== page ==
Of course, we went aground, dropped the mainsail, and dropped the anchor. I went overboard to try and cut away the line, but like Penelope, without the lungs of a 2-year old and without a hooknife, I had no chance. But, as every American sailor knows, this is why you have BoatUS insurance, the triple-A for boaters. I radioed BoatUS and then over the telephone told them we needed a diver to clear our prop. It appeared we wouldn't get help until the next morning, which meant we might be late for our dinner with David and Melissa, but when I came up on deck Penelope and Pat pointed to a BoatUS boat anchored with folks fishing on it just 1000 meters away. It had come by us and they had waved at us while I was on the phone with the dispatcher. About ten minutes later, I got a radio call from the boat's captain: "Are you the one's needed a diver, and are you aground?"
"Yessir," I replied. And he said he'd be over soon and unground us. "I also think I can have a diver for you, too," he added.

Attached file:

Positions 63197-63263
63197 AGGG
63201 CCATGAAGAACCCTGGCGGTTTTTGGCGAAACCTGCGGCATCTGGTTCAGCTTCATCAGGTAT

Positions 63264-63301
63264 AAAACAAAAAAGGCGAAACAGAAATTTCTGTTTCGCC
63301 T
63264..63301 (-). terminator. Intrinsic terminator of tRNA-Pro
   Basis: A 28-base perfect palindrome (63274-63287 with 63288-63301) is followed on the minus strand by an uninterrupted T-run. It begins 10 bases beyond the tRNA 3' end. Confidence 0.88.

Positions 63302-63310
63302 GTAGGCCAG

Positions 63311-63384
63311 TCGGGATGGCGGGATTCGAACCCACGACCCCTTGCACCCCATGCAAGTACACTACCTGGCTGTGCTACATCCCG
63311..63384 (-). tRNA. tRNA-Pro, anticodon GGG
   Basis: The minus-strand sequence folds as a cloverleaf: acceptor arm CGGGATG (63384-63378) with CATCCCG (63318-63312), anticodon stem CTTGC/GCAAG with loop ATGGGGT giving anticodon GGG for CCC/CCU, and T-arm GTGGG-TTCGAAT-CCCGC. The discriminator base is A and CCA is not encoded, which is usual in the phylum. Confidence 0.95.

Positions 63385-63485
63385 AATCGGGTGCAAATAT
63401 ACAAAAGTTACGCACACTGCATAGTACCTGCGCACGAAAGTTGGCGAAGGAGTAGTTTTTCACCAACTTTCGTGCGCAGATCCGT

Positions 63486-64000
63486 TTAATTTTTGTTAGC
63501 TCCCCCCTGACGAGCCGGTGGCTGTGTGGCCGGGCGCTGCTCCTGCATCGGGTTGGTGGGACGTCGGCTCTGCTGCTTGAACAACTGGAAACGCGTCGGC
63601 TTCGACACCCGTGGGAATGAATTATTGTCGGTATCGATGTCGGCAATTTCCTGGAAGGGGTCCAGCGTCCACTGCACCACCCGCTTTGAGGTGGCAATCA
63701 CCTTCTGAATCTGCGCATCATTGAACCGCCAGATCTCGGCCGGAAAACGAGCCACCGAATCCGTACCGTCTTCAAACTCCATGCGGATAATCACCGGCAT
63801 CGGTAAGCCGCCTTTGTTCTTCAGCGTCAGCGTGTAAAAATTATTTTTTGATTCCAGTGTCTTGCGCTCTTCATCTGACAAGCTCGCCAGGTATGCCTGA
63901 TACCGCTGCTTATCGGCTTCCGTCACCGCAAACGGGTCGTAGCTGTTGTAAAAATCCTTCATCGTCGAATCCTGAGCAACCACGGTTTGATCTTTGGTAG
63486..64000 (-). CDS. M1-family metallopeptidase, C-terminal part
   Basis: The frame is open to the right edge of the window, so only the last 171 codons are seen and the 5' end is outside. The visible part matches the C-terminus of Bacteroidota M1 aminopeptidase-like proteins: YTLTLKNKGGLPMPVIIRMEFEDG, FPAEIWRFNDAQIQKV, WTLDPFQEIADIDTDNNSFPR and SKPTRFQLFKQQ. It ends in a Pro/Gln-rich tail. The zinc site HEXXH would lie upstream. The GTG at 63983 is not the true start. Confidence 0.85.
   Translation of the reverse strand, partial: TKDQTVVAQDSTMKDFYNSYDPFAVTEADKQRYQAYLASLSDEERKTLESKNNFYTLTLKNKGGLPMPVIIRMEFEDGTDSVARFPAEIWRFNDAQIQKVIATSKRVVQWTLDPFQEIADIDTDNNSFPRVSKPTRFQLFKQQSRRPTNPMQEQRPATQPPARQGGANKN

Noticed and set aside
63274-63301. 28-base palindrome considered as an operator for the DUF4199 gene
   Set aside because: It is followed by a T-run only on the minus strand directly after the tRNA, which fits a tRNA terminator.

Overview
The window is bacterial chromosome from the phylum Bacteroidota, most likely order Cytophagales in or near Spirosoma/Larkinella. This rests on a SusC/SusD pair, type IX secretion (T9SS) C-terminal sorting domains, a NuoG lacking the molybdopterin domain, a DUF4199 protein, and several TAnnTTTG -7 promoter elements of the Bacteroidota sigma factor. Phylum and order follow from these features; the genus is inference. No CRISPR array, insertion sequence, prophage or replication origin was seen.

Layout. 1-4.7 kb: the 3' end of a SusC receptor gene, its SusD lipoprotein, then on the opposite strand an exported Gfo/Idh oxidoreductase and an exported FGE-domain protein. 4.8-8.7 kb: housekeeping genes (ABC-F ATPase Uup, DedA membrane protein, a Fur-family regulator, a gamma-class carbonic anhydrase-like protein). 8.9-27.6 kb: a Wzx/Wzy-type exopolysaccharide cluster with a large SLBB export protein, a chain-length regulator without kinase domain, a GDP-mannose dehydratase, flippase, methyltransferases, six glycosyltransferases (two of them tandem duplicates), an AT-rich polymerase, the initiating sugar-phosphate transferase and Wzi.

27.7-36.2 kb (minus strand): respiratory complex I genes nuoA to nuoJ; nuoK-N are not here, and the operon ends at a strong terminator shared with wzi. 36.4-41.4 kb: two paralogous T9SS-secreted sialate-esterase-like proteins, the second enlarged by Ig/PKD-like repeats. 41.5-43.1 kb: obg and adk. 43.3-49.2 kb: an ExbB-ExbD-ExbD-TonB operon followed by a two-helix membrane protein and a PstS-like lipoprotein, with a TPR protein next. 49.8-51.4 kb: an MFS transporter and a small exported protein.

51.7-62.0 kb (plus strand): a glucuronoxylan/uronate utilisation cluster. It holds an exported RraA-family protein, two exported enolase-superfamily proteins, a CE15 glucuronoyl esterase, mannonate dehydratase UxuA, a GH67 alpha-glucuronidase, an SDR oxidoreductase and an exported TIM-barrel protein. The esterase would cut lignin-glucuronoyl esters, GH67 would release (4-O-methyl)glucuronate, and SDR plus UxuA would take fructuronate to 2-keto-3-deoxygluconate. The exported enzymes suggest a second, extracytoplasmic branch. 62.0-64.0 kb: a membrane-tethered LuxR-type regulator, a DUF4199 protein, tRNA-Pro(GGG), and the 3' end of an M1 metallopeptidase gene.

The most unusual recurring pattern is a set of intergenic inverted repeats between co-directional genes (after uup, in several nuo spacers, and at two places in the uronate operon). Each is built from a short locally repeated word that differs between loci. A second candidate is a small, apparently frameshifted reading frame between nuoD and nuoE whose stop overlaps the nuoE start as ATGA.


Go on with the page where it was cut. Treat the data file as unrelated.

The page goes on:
So, twenty minutes later he arrived with his girlfriend and her son aboard. They passed Penelope a line to attach to the bow cleat and easily pulled us off. I told him where I was headed when we hit bottom, and he said "you were just a hundred feet south of where you would have been fine." He towed us into the anchorage, while I plotted the course on my chart, we anchored, he tied up along side us and we waited for the diver to arrive. The diver, a young 20-year old who seemed fearless and very professional, arrived around 1730, and after about six free-dives with a good knife, he managed to remove the line from the prop. While the diver was working, BoatUS regulations required the BoatUS captain hold our engine keys, and we were all so eager to have done with the thing that he left with them and had to make a trip back. But all ended well.
Wednesday, 23 November, we arose at 0700, made coffee, weighed anchor and were on our way north up the ICW to Dunedin by 0800. We wanted to get into the anchorage outside the Bon Appetit restaurant before low tide that afternoon. As we motored north it was increasingly evident that the weather prediction for a cold front moving through was accurate, and we dropped anchor in Dunedin just as the rain began at 1130. As the front moved through, we relaxed, read and all finally had showers. At 1700 cocktails called to us, and at 1745 we were in the dinghy heading ashore to meet David and Melissa who hailed us from the municipal dock.